This was an amazing experience! I was lucky enough to work each day with the social work students at Emanuel University. I was able to see them blossom as the new ideas sunk in and they began to see greater possibilities for their world. I was amazed by the fact that several of them came up to me and said “I will make a difference in Romania.” They were so passionate and hopeful. I also felt the hope at the Sunshine School as the staff talked about loving the children there like they loved their own and their desire to help the children reach their full potential. I realized that we were speaking the same heart language, even if they were speaking Romanian. Though it was sad to see the poverty and the fear of change that existed, I left with a feeling of hopefulness for this area of the world. I saw as many similarities as differences and a sense of passion that will have an impact in ways we can’t even imagine. I look forward to being a part of this as we (hopefully) work with students from the university and the hospice program.
I didn’t know what to expect when I left for Romania. I was so excited and yet a little nervous. I had never been on a trip like this. We had many meetings before leaving and the closer it got, the excitement and anticipation grew. I was so excited to talk about our volunteer program and be able to help them set up a volunteer database along with providing resources to help them recruit volunteers in a country that saw volunteering has a “job” and not something to do because you want to.
I also got to see the Child Life Staff in action! I don’t get to see that very often so it was a joy and a blessing to me to see them provide the families/children with their knowledge and seeing the difference they can make in a child’s life.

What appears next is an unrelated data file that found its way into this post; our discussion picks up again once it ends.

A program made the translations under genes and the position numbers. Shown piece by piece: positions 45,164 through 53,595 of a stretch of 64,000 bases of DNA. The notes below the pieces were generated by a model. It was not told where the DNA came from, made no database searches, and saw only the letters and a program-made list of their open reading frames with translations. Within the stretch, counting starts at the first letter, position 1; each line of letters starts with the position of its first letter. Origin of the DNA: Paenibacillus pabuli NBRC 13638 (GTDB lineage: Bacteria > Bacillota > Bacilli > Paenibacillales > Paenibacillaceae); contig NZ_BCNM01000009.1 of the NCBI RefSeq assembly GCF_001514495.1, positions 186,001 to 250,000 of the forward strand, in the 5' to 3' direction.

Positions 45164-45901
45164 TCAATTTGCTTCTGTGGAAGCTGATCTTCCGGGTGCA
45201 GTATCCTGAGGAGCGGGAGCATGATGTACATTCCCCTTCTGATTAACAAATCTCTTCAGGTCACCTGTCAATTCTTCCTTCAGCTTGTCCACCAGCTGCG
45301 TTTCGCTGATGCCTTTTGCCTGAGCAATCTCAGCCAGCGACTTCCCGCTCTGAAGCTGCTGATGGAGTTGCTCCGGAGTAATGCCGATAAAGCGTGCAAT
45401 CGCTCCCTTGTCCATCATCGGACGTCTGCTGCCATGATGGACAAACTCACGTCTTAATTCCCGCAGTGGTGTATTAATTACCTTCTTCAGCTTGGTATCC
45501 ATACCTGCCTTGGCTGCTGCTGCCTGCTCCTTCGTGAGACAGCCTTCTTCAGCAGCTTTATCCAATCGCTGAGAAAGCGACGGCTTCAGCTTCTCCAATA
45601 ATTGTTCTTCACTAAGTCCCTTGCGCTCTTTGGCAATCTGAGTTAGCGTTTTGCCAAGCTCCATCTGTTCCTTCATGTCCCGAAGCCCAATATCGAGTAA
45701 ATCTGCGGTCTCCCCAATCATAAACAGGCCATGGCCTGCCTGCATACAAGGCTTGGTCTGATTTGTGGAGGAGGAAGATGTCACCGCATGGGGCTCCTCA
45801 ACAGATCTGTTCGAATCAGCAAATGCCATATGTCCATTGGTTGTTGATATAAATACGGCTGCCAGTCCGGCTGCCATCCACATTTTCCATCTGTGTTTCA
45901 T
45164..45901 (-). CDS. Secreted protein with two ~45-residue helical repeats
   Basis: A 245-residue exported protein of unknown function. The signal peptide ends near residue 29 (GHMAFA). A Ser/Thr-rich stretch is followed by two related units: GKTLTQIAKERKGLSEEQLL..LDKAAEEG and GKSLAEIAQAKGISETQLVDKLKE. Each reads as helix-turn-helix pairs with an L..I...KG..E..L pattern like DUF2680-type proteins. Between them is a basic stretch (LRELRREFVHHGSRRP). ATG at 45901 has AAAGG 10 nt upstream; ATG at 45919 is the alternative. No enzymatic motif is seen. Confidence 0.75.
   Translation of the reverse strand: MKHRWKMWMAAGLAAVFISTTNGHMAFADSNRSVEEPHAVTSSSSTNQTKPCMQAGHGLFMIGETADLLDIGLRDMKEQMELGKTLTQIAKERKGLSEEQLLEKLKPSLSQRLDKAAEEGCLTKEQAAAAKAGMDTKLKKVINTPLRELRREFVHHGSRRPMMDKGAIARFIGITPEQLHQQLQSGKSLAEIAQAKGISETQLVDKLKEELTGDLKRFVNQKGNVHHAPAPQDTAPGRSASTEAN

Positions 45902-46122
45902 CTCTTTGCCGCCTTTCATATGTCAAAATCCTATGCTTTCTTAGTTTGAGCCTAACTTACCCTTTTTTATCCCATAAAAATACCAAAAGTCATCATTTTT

I have to admit that it was very overwhelming to me to see everything we did. The country, the hospital and the children. I’ve never experienced anything like I did while there. I am grateful that I got the opportunity to be a part of this special group. I do look at things with a different perspective since I’ve gotten home. I came back with a bigger heart, more love for what I have in my life and where I work, new friendships and realizing that God will have a bigger impact in my life.
Before I left for Romania, a friend wrote to me and said, "although you are planning on bringing so much to Oradea, I feel that you will come away with so much more." She was so right!!! As our team began a legacy in the city of Oradea, every moment and encounter I experienced, left a lasting impression on my heart.
From the education we provided to the hospital and hospice staff to the collaboration with the President of Emanuel University, it was exhilarating to see the foundation of Child Life and its concept being accepted and the process beginning to form. The therapeutic activities and psychosocial support we provided for the patients in hospice care and for the patients at the local children's hospital was life changing. I will forever be changed by their smiles, their perseverance, and their incredible wisdom.